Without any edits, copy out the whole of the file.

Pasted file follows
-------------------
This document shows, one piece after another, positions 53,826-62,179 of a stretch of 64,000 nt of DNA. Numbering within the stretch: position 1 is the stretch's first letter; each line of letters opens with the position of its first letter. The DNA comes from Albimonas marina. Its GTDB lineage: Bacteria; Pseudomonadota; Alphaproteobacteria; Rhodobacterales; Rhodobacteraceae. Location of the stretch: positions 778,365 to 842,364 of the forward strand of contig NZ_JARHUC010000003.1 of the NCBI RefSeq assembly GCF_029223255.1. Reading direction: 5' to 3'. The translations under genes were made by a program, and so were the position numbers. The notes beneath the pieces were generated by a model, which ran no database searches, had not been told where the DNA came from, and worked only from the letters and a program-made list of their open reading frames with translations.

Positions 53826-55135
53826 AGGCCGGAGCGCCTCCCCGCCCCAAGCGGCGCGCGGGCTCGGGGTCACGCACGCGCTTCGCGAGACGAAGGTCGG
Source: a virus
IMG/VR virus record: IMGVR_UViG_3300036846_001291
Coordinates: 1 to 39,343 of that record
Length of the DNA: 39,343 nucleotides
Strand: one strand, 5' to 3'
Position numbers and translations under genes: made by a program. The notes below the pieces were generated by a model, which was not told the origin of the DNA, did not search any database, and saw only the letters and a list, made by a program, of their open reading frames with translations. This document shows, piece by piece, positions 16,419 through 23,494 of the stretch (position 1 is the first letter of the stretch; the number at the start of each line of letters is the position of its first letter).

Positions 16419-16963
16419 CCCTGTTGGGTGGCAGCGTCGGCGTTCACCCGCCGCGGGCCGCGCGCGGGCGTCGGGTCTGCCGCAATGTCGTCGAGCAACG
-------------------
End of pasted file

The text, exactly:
This document shows, one piece after another, positions 53,826-62,179 of a stretch of 64,000 nt of DNA. Numbering within the stretch: position 1 is the stretch's first letter; each line of letters opens with the position of its first letter. The DNA comes from Albimonas marina. Its GTDB lineage: Bacteria; Pseudomonadota; Alphaproteobacteria; Rhodobacterales; Rhodobacteraceae. Location of the stretch: positions 778,365 to 842,364 of the forward strand of contig NZ_JARHUC010000003.1 of the NCBI RefSeq assembly GCF_029223255.1. Reading direction: 5' to 3'. The translations under genes were made by a program, and so were the position numbers. The notes beneath the pieces were generated by a model, which ran no database searches, had not been told where the DNA came from, and worked only from the letters and a program-made list of their open reading frames with translations.

Positions 53826-55135
53826 AGGCCGGAGCGCCTCCCCGCCCCAAGCGGCGCGCGGGCTCGGGGTCACGCACGCGCTTCGCGAGACGAAGGTCGG
Source: a virus
IMG/VR virus record: IMGVR_UViG_3300036846_001291
Coordinates: 1 to 39,343 of that record
Length of the DNA: 39,343 nucleotides
Strand: one strand, 5' to 3'
Position numbers and translations under genes: made by a program. The notes below the pieces were generated by a model, which was not told the origin of the DNA, did not search any database, and saw only the letters and a list, made by a program, of their open reading frames with translations. This document shows, piece by piece, positions 16,419 through 23,494 of the stretch (position 1 is the first letter of the stretch; the number at the start of each line of letters is the position of its first letter).

Positions 16419-16963
16419 CCCTGTTGGGTGGCAGCGTCGGCGTTCACCCGCCGCGGGCCGCGCGCGGGCGTCGGGTCTGCCGCAATGTCGTCGAGCAACG